134. myObj.disposition = "sunny";
  135.  
  136. // one more simple example on objects. It is important to take a look at how to iterate over object properties
  137. var friends = {};
  138. friends.bill = {
  139. firstName: "Bill",
  140. lastName: "Gates",
  141. number: "(206) 555-5555",
  142. address: ['One Microsoft Way','Redmond','WA','98052']
  143. };
  144. friends.steve = {
  145. firstName: "Steve",
  146. lastName: "Jobs",
  147. number: "(408) 555-5555",
  148. address: ['1 Infinite Loop','Cupertino','CA','95014']
  149. };
  150.  
  151. var list = function(obj) {
  152. for(var prop in obj) {
  153. console.log(prop);
  154. }
  155. };
  156.  
  157. var search = function(name) {
  158. for(var prop in friends) {
  159. if(friends[prop].firstName === name) {
  160. console.log(friends[prop]);
  161. return friends[prop];
  162. }
  163. }
  164. };
  165.  
  166. list(friends);
  167. search("Steve");
  168.  
  169. // example on how to declare object methods
  170. var preferences = new Object();
  171. preferences.favoriteMovie = "Princess Mononoke";
  172.  
  173. preferences.setFavoriteMovie = function(newMovie) {
  174. preferences.favoriteMovie = newMovie;
  175. };
  176.  
  177. preferences.setfavoriteMovie("Spirited Away");
  178.  
  179. // the example above is very limited because setFavoriteMovie can only change the property of the preferences object
  180. // we can use the "this" keyword to create a generic implementation of the method
  181. var setFavoriteMovie = function(newMovie) { // declaring it even before creating the object
  182. this.favoriteMovie = newMovie;
  183. };
  184.  
  185. var preferences = new Object();
  186. preferences.favoriteMovie = "Princess Mononoke";
  187. preferences.setFavoriteMovie = setFavoriteMovie;
  188. preferences.setfavoriteMovie("Spirited Away");
  189.  
  190. // in the last example we could also define setFavoriteMovie as an preferences exclusive method:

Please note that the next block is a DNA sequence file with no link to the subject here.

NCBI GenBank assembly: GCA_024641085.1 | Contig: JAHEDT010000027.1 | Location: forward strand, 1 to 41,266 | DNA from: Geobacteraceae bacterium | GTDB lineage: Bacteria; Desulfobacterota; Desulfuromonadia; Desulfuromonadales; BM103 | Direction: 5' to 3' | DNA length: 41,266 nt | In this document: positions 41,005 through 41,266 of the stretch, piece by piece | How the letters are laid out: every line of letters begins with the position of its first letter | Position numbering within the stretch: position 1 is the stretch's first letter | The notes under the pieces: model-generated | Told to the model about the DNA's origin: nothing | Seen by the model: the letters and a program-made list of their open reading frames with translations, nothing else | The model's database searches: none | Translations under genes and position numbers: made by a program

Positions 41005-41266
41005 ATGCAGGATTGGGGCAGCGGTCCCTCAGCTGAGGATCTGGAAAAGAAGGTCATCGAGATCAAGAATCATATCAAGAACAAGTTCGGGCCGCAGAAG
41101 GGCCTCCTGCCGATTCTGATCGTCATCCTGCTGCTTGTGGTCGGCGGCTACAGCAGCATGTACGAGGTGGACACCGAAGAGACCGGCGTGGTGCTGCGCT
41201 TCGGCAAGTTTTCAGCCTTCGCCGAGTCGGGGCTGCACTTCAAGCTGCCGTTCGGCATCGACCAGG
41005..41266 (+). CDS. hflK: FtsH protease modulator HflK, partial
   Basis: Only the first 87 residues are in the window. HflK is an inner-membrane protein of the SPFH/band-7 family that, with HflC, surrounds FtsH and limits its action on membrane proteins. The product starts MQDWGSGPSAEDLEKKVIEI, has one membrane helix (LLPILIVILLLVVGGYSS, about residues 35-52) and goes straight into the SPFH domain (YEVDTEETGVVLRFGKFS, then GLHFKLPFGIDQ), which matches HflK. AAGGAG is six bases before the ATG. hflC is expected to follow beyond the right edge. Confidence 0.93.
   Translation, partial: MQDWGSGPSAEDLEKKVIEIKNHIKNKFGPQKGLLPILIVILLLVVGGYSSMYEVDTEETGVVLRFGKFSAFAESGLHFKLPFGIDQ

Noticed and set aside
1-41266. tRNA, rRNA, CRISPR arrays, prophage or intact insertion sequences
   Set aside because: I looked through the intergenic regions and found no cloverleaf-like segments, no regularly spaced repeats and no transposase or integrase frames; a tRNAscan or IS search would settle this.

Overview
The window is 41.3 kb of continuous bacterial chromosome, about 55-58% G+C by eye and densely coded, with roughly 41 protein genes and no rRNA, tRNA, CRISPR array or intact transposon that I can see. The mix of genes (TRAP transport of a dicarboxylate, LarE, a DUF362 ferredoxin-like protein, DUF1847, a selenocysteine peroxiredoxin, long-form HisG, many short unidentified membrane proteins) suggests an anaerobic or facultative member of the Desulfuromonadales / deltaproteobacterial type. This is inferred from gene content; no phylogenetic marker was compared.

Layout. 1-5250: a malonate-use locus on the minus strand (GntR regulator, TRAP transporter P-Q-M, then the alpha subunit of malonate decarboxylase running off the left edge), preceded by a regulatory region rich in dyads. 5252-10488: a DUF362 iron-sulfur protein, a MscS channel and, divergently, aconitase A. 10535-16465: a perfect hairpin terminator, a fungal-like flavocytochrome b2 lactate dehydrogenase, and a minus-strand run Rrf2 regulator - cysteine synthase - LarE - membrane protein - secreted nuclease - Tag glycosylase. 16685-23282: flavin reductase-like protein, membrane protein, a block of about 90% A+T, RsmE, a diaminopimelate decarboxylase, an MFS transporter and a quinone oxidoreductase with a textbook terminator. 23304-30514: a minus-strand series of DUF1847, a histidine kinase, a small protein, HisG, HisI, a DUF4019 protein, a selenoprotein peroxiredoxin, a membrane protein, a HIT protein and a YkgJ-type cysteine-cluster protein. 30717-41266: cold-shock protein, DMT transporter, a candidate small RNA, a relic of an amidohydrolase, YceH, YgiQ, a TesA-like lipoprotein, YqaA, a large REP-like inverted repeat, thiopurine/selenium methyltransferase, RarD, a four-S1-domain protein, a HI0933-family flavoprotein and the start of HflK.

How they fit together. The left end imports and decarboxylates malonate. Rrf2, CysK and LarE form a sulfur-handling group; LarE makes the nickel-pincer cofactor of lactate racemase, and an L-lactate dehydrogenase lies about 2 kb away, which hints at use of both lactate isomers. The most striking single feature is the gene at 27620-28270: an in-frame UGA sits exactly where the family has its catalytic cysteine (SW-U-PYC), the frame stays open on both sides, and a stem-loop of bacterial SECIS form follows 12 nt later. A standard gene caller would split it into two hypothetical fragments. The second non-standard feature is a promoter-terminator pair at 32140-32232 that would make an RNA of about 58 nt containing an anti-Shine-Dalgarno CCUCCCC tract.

191. preferences.setFavoriteMovie = function(newMovie) {
  192. this.favoriteMovie = newMovie;
  193. };
  194.  
  195. // defining a JavaScript class
  196. function GhibliMovie(name, releaseYear) {
  197. this.name = name;
  198. this.releaseYear = releaseYear;
  199. this.director = "Hayao Miyazaki";
  200. this.getMovieDetails = getMovieDetails();
  201. }
  202.  
  203. function getMovieDetails() {
  204. return "Movie Name: " + this.name + " (" + this.releaseYear + ")\nDirectedy by: " + this.director;
  205. }
  206.  
  207. var whisper = new GhibliMovie("Whisper of the Heart", 1996);
  208. whisper.director = "Yoshifumi Kondou";
  209. alert(whisper.getMovieDetails());
  210.  
  211.  
  212. // the same class with its method defined internally to avoid name conflicts
  213. // the code to use the class remains the same
  214. function GhibliMovie(name, releaseYear) {
  215. this.name = name;
  216. this.releaseYear = releaseYear;
  217. this.director = "Hayao Miyazaki";
  218. this.getMovieDetails = function() {
  219. return "Movie Name: " + this.name + " (" + this.releaseYear + ")\nDirectedy by: " + this.director;
  220. }
  221. }
  222.  
  223. // in the above example, the method getMovieDetails is recreated everytime a new object is created
  224. // to avoid that, we can add the method to the prototype of the constructor function
  225. // the code to use the class remains the same
  226. function GhibliMovie(name, releaseYear) {
  227. this.name = name;
  228. this.releaseYear = releaseYear;
  229. this.director = "Hayao Miyazaki";
  230. }
  231.  
  232. GhibliMovie.prototype.getMovieDetails = function() {
  233. return "Movie Name: " + this.name + " (" + this.releaseYear + ")\nDirectedy by: " + this.director;
  234. }
  235.  
  236. // we can use a completely different syntax: object literals
  237. var whisper = {
  238. name: "Whisper of the Heart",
  239. releaseYear: 1996,
  240. getMovieDetails: function() {
  241. return "Movie Name: " + this.name + " (" + this.releaseYear + ")\nDirectedy by: " + this.director;
  242. }
  243. }
  244.  
  245. whisper.director = "Yoshifumi Kondou";
  246. alert(whisper.getMovieDetails());
  247.  
  248. // an instance such as whisper above is called singleton
  249. // we can use a function to define the same singleton
  250. var whisper = new function() {
  251. this.name = "Whisper of the Heart",
  252. this.releaseYear = 1996,
  253. this.getMovieDetails = function() {
  254. return "Movie Name: " + this.name + " (" + this.releaseYear + ")\nDirectedy by: " + this.director;
  255. }
  256. }
  257.  
  258. whisper.director = "Yoshifumi Kondou";
  259. alert(whisper.getMovieDetails());

Report this snippet  

You need to login to post a comment.